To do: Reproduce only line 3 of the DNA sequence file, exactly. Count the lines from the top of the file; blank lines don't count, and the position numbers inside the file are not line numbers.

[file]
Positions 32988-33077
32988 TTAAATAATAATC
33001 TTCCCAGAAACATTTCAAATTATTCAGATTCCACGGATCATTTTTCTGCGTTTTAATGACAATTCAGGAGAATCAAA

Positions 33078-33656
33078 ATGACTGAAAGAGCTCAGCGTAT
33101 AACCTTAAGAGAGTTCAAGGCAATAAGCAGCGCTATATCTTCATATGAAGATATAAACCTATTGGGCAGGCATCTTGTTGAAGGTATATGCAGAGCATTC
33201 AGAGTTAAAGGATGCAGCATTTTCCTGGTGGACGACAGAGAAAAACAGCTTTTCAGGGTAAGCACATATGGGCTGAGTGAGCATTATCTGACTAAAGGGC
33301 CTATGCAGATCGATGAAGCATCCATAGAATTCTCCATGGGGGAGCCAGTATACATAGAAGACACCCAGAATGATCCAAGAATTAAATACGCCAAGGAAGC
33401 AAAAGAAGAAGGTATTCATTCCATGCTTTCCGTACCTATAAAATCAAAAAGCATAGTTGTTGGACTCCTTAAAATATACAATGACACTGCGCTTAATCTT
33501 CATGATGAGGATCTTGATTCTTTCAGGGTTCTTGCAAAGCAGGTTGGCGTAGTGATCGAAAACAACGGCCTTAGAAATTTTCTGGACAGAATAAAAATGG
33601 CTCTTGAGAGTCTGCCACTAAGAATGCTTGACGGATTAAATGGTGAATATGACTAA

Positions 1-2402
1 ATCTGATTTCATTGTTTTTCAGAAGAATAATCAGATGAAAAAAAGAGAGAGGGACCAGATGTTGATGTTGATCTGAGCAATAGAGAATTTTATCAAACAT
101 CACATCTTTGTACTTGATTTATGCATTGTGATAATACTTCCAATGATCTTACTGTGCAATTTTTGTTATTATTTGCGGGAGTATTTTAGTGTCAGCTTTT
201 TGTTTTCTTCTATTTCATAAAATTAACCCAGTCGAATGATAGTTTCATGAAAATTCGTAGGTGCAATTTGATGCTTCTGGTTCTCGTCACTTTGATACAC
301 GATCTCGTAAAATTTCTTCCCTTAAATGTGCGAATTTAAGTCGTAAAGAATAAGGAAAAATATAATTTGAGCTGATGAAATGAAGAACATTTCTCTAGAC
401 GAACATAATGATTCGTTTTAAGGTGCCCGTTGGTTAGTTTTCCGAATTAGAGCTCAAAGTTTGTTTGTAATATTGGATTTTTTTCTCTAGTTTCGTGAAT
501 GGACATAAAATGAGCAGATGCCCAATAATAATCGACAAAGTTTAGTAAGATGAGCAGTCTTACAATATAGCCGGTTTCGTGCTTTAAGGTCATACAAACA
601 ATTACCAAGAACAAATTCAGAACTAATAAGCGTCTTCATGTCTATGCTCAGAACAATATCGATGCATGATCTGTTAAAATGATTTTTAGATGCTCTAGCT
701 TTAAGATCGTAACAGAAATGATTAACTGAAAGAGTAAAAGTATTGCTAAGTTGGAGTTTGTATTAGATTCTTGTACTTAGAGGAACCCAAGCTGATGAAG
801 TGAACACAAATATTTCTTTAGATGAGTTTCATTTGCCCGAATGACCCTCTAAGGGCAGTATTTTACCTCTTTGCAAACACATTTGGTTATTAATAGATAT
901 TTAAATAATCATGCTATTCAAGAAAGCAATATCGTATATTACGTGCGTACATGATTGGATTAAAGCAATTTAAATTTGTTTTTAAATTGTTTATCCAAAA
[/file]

33001 TTCCCAGAAACATTTCAAATTATTCAGATTCCACGGATCATTTTTCTGCGTTTTAATGACAATTCAGGAGAATCAAA